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Reborn Indy Racer

Updated: Feb 12, 2019

Charles Bronson and his team at Boulevard Motorcar Company have returned the famed Cooper Miller racer back to its original 1927 configuration.

In 1913, Miller, based in California, started using engine he designed with aluminum pistons and engine blocks. The basic architecture design was based on the Peugeot racing engine. In this configuration, Miller automobiles would enjoy many years of successful racing in Indy Company. The twin overhead cam engine design would even inspire Bugatti to build a DOHC powerplant. Another innovation Miller feature was the use of a front-wheel drive setup.

This Indy Car was built by Earl Cooper and Harry Miller under the sponsorship of the Buick Motorcar Company. This car is known as the Cooper Miller.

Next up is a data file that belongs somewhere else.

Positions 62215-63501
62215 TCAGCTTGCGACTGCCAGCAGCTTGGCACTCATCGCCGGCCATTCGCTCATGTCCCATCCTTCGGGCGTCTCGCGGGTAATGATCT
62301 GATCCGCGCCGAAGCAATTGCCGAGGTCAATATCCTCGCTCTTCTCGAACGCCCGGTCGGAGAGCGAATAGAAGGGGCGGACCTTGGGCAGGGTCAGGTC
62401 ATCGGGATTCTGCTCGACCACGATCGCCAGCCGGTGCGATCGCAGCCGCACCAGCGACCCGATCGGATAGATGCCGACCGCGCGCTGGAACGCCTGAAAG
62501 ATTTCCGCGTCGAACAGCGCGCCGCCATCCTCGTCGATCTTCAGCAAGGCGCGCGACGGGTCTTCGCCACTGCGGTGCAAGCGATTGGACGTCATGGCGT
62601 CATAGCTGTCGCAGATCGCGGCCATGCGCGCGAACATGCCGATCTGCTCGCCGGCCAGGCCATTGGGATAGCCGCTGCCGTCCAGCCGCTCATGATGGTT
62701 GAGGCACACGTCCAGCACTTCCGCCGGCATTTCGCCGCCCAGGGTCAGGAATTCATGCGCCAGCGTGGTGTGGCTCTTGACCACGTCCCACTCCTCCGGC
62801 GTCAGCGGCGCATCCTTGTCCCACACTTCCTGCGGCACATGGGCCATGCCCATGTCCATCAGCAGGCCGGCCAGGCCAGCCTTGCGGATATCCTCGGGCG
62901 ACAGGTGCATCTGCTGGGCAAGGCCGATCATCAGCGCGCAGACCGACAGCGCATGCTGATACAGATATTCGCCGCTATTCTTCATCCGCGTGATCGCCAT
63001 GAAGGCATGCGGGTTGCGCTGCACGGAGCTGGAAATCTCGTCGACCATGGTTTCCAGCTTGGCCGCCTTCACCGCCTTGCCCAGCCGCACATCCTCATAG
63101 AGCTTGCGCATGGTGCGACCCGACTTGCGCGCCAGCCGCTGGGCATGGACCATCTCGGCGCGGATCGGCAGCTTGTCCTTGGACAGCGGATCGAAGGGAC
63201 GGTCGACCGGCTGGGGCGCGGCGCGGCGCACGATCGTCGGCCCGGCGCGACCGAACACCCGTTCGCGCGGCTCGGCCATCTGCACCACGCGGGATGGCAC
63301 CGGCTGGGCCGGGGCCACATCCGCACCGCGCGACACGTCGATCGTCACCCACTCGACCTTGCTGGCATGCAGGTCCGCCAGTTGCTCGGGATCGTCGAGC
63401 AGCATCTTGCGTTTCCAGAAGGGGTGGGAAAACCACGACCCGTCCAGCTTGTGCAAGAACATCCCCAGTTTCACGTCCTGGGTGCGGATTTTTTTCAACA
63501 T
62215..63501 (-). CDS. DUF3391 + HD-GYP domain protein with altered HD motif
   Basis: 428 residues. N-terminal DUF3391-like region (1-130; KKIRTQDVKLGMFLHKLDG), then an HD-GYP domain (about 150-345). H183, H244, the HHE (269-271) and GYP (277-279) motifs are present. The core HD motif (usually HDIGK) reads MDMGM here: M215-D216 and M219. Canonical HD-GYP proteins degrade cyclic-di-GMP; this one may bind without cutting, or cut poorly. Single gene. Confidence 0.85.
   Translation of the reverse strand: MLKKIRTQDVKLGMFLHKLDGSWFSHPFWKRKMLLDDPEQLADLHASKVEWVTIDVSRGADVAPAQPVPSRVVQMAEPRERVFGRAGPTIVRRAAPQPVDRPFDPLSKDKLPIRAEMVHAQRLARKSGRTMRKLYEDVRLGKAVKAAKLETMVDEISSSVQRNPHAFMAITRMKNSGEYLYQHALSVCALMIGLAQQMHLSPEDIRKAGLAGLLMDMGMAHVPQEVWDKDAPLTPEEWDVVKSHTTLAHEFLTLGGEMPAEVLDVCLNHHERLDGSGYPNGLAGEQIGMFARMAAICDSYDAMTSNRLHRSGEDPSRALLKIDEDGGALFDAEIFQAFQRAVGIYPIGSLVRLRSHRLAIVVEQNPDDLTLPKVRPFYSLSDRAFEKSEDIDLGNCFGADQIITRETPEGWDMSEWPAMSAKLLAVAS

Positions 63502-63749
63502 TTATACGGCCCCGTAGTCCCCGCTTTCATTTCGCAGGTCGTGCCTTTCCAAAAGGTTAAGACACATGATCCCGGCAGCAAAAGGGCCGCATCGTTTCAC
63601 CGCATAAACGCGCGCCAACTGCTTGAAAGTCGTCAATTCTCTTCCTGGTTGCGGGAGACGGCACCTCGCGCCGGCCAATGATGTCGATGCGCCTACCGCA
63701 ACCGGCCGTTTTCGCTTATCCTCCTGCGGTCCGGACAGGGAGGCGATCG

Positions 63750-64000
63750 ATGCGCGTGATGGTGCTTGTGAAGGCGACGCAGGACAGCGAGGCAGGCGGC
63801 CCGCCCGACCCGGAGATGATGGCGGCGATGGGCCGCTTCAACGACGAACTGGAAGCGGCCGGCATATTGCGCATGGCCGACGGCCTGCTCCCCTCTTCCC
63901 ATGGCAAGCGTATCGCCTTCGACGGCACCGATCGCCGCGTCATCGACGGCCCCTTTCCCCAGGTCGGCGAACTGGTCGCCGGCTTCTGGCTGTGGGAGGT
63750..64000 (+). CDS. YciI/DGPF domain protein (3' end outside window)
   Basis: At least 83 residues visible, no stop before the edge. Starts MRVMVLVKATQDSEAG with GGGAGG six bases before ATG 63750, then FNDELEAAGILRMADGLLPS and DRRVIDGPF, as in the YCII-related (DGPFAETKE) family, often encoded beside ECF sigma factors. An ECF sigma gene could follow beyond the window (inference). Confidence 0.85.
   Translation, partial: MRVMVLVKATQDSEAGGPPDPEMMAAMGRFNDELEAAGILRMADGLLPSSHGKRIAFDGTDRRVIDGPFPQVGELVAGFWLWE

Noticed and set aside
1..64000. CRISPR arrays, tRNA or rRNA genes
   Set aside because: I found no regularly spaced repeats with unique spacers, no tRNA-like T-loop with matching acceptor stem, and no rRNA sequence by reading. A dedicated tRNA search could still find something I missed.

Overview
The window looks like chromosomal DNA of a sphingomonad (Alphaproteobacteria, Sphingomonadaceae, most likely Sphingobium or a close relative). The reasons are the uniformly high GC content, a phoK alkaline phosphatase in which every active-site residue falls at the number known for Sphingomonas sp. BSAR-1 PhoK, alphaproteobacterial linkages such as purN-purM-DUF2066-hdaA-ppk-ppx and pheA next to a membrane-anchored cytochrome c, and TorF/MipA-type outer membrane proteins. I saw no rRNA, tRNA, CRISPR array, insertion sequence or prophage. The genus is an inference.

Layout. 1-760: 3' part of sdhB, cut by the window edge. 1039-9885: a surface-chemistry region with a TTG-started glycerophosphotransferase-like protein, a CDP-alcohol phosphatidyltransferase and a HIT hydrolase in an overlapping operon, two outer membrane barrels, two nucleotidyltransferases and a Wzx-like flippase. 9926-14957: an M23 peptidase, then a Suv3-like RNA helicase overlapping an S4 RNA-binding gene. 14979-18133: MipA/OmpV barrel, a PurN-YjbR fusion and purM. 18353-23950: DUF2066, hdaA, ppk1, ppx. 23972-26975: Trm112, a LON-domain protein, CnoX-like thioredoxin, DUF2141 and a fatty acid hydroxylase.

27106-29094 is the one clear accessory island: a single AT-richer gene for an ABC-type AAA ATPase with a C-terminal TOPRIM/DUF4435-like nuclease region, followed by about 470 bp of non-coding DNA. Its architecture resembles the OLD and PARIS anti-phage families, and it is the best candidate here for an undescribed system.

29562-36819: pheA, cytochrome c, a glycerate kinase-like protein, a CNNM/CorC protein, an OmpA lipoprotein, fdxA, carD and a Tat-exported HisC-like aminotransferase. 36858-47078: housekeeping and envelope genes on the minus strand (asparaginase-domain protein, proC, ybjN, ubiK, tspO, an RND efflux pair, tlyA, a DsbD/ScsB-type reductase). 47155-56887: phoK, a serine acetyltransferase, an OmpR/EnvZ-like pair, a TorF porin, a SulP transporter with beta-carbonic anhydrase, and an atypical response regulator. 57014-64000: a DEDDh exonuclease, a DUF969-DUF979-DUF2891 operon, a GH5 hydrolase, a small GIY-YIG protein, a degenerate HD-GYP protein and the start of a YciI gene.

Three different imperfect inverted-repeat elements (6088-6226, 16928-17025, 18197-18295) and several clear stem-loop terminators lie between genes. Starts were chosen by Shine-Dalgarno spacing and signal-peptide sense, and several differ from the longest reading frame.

Its first Indianapolis 500 race was in 1927 where it was piloted by Peter Kreis to a 17th place finish. Between 1927 through 1950, the car would compete in 19 of the 23 Indy races. The most successful finish for the Cooper Miller was a 10th place in 1930, when it was known as the 'Gauss Front Drive' and driven by Joe Huff. Other drivers who piloted this vehicle include Fred Frame, Dusty Fahrnow, Russ Snoberger, Ralph Hedburn, Doc Williams, Chet Miller, Tommy Boggs, Beinke & Tomei and Carl Foberg.

The car also participated in the 1927 Italian Grand Prix where it finished 3rd driven by Earl Cooper and Peter Kreis.

Charles Bronson on the ramp at the San Diego Concours d'Elegance

After its impressive racing career had come to an end, the car was eventually disassembled and sold in pieces to two collectors. For many years the car remained in two parts, with the engine and front drive together, and the chassis, steering box and other components with another collector. After managing to acquire both parts of the Cooper Miller racer, Charles Bronson and his team at Boulevard Motorcar Company, were able to reunite and restore the racer back to its original 1927 configuration.


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